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  • Writer's pictureMaria

Too hot to trot?

Updated: Jun 21, 2020

When the weather gets warmer we need to be mindful of the heat and our dogs.

Dogs can develop heat stroke very quickly and if not treated promptly it can be fatal.

Dogs don’t sweat like us to regulate their temperature. They have some sweat glands in their paws and in their ear canals (weird!😂) but these play a minor part in regulating their temperature.

Dogs regulate their temperature by panting. They draw air in through their nose and the moisture there captures the heat generated in the body which is exhaled through the mouth.

The hotter your dog gets, the shallower and faster they will pant as they are trying to release more heat from their body.

Some dogs are more prone to developing heat stroke - those with thick or long coats, very young or very old dogs, those that are overweight, suffering medical conditions or those that have shorter noses - brachycephalic. Short nosed dogs have a far smaller surface area of ‘nose’ to gather moisture needed to cool the body - these dogs can overheat very, very quickly.

The first thing to say is that you DO NOT have to take your dog for a walk every day.

DON’T feel guilty about it - it is absolutely fine for them to not be walked every day and for some dogs this is actually beneficial. Walks can be quite stressful for some dogs and to have a break from this allows them to decompress and relax.

For some reason, as dog owners we feel the need or feel pressured to take our dogs out for a walk every day, but as long as your dog is able to toilet outside and is given sufficient mental and physical occupations within the home or garden, this is fine for the days that you don't walk them.

If you do take your dog out for a walk - here are a few things to be mindful of:

  1. Keep the walk short - a 15 minute sniffy amble to the end of the road can be 100 times more beneficial than a 45 minute march to the park and back again (whatever the weather)

  2. Take them out at the cooler times of day, early morning is best, before the air has had time to heat up but if it is cool in the evening then this is ok too

  3. It can be very hot even when the sun is not out - dogs can suffer heat stroke if the air is humid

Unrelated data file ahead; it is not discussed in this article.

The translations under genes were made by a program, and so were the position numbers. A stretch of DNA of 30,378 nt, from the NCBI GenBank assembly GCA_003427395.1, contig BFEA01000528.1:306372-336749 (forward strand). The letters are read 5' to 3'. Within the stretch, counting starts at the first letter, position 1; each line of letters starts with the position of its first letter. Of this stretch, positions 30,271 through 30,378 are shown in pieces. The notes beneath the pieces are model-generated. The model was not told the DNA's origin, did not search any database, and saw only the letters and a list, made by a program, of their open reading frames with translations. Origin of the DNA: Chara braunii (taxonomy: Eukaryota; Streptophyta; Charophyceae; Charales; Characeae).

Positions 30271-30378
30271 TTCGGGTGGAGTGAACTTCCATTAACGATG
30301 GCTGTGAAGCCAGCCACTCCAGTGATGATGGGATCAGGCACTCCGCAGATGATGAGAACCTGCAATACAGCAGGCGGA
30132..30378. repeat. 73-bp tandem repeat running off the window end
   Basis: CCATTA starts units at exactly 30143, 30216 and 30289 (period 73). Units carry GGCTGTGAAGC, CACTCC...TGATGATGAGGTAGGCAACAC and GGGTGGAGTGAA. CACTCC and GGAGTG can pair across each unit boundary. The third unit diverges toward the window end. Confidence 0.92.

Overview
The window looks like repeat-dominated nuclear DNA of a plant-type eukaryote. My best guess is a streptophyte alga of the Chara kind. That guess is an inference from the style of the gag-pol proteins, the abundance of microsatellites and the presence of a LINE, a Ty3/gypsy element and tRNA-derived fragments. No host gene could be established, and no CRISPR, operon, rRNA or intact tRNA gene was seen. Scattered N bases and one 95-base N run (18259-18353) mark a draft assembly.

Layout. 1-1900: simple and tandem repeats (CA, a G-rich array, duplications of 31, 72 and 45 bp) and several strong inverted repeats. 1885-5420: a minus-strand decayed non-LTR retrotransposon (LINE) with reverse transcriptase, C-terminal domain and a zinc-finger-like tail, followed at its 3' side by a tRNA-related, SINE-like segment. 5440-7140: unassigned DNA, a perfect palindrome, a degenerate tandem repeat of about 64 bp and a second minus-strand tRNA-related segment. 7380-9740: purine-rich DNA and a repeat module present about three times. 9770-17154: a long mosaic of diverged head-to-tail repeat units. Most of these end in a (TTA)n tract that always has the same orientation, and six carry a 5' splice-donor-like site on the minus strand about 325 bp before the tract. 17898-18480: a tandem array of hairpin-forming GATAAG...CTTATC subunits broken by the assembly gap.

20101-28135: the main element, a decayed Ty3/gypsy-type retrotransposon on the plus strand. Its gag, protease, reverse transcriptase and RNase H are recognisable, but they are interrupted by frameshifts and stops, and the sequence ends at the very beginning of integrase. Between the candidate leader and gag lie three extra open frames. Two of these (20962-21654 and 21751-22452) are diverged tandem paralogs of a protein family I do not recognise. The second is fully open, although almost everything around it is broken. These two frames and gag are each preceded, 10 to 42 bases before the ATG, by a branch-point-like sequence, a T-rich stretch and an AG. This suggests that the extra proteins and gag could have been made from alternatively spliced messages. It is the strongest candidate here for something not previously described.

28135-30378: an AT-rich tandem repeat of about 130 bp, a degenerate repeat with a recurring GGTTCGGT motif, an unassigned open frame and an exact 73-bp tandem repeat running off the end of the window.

4. Test the pavement - if it feels too hot to hold the back of your hand or the sole of your foot on for 10 seconds then it is too hot for your dog’s paws (test a patch that is in the sun). Dogs can suffer terrible burns to their paw pads by walking on hot surfaces

  5. Always carry water

  6. Walk in the shade

  7. Put a 'cool jacket/vest' on the dog before you go out

At home you can keep dogs cool by laying damp towels on the floor or in the garden, have a 'cool mat', have the sprinkler on, have a paddling pool for them to stand in, have lots of shady areas, have lots of drinking water available and give them frozen stuffed Kongs or homemade frozen dog ices which are good for them to lick to keep cool.

How do you know if your dog has heat stroke?

Things to look out for that may indicate heat stroke are:

Excessive panting, increased or decreased heart rate, drooling, vomiting, lethargy, hot to touch, sweaty feet, shaking, wobbly on their feet, collapse, double incontinence or bright red gums/tongue - grey, blue or purple gums can also be an indicator - basically any change to your dog’s normal gum/tongue colour.

What to do:

  1. You need to cool the dog down, but not too fast - remove the heat source or move the dog into the shade for example

  2. Put them in front of a fan

  3. Put them on a hard floor (not concrete or anything warm), not a carpet. You can use a cool mat if you have one or lay some damp towels on the floor

  4. Stand them in water - don’t submerge them or dowse them

  5. Allow them to drink small amounts of cool or tepid (not cold) water if they are able

  6. Apply cool (not cold) towels or ice packs wrapped in towels to their underside, armpits and groin area and inside of thigh - there are large blood vessels running through these areas which will cool the blood more effectively

  7. Call your vet

What not to do:

  1. Don’t give them ice to eat or cold water to drink - always use cool or tepid. You don’t want to lower their temperature too quickly as this can be dangerous

  2. Don’t douse them in cold water - cold water will cause blood vessels to constrict which will slow down the cooling process and can also send them into shock

  3. Don’t cover them with anything

Dogs in cars

Hopefully it doesn’t need saying but never leave your dog in your car, even if it isn’t sunny and even if the window is open. Some cars do have air conditioning which can be run when the car is not in use but I would even advise against this - just don’t do it. What would happen if the aircon failed - it just isn’t worth the risk. Cars (tin cans) heat up very quickly and dogs can die very quickly from heat stroke in a car.

If you see a dog in a car that you think is in distress, you must call 999 or 101 for advice. Don’t just break the window as this is criminal damage.

Enjoy the lovely weather but be your dog's advocate and keep them safe. 💖

‘...At twelve noon the natives swoon and no further work is done,

But mad dogs and Englishmen go out in the midday sun.’ Noël Coward

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